Tudor Anthems I - arr. Morten Schuldt-Jensen (SAM a cappella)

This collection brings together five short anthems from the Tudor period. Three of these works can be ascribed to specific composers; the origins of the remaining two are less straightforward.
59,00  DKK
Skaffes inden for 3-7 dage
Skaffes inden for 3-7 dage
InstrumentationSAM a cappella
ForlagHal Leonard

Richard Farrant was Master of the Choristers at St George’s Chapel, Windsor, where he organised the choristers into an acting company to perform musical plays for the court of Elizabeth I. Call to remembrance and Hide not thou thy face are two of very few compositions of his that survive. Both were very popular in the 16th century and neither have lost their appeal almost five centuries on. There is doubt whether Lord, for thy tender mercy’s sake was written by Farrant or the younger John Hilton the elder who, too, was a church musician interested in the theatre and chorister plays.

In How still and peaceful, the text of Scottish theologian Hugh Blair (1718–1800) has been put to music originally from Christopher Tye’s The Actes of the Apostles (1533), the only work to be published in the composer’s lifetime and the original source for the most popular setting of While shepherds watched their flocks. Let they merciful ears, O Lord is most likely by Thomas Mudd. In some sources the work has been incorrectly attributed to either Thomas Weelkes or Nicholas Strogers.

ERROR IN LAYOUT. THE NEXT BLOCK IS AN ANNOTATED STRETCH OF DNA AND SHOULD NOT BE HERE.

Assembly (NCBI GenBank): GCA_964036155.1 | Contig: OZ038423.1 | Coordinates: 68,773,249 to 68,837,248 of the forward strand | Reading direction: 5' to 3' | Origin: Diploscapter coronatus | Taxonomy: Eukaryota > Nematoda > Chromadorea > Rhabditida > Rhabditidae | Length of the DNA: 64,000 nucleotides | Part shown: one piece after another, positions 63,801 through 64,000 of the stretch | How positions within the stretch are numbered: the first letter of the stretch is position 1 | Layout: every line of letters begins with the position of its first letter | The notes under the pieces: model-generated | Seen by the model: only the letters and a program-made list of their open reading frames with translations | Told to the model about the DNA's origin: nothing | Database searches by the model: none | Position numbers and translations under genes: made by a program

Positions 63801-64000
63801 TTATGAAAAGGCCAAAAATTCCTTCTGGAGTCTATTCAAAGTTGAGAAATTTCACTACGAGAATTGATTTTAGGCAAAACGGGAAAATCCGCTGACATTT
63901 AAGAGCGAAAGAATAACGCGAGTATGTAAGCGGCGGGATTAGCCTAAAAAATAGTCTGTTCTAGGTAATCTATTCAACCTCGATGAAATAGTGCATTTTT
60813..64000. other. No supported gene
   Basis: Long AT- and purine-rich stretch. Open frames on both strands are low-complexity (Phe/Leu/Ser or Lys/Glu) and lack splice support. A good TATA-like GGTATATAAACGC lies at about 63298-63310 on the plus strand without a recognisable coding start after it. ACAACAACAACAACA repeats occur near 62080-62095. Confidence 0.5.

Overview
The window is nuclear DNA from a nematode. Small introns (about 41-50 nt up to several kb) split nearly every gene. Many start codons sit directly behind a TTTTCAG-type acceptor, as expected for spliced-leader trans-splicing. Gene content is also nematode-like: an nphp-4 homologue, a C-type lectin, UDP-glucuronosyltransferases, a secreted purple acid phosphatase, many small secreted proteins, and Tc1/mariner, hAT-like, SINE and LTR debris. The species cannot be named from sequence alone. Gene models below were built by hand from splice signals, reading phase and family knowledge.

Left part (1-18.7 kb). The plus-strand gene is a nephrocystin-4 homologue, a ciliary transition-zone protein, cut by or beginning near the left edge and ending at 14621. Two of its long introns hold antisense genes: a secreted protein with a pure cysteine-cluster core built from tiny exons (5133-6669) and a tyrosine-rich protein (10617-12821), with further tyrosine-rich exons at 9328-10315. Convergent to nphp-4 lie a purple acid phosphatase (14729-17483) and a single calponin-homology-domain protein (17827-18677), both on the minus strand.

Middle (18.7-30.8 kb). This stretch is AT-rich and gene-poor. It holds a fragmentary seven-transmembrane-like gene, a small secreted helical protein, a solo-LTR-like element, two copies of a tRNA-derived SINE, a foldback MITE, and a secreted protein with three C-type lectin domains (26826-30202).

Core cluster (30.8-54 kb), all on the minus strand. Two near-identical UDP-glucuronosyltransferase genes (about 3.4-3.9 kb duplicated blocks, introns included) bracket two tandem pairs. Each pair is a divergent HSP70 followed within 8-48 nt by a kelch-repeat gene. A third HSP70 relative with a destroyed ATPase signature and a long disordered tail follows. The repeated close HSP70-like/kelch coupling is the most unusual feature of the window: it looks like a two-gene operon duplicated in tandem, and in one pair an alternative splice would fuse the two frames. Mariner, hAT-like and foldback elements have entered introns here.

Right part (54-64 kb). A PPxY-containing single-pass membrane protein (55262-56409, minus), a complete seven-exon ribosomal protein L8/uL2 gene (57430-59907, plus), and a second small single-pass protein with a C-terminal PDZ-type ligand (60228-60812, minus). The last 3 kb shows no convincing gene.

Editorial note: Some pieces in this volume feature brackets that comprise ‘ternary cells’ – cells of three beats – of differing lengths. Before the mid-17th century in the stile antico, it was common for each vocal line to have an independent stress pattern: a sequence of binary or ternary accentuations guided by the declamation of the text in order to give life to each voice.
Despite the non-legato of the individual single layer – created by elements including the musical articulation, the (hairpin) phrasing of the ternary cells and a natural text declamation – the constant displacement of stresses between the voices provides an overall feeling of flow right through to the next cadence, at which point the ‘cells’ come together.

Certain characteristics of this style, such as hemiolas and cadential conventions, continued in the following centuries and can be found in the music of Haydn, Mozart, Schubert and Brahms, and even later composers with an affinity for vocal polyphony. The voices in these SAM arrangements take on more than just their own polyphonic role, occasionally switching between parts to maintain the integrity of the original music.

Despite the initial challenges the removal of a part would suggest, choirs will reap the benefits of replicating the contrast and vitality of the original inner textural phrasing, and although the brackets and absence of normal bar lines may seem very different from a conventional edition, we are confident that any initial difficulties should be quickly overcome, and that the resulting quality and transparency of performance will be considerably more satisfying for both singer and listener.

1. Call to remembrance, O Lord [Richard Farrant]
2. Hide not thou thy face from us, O Lord [Richard Farrant]
3. How still and peaceful [Christopher Tye]
4. Let thy merciful ears, O Lord [Thomas Mudd]
5. Lord, for thy tender mercy's sake [Richard Farrant]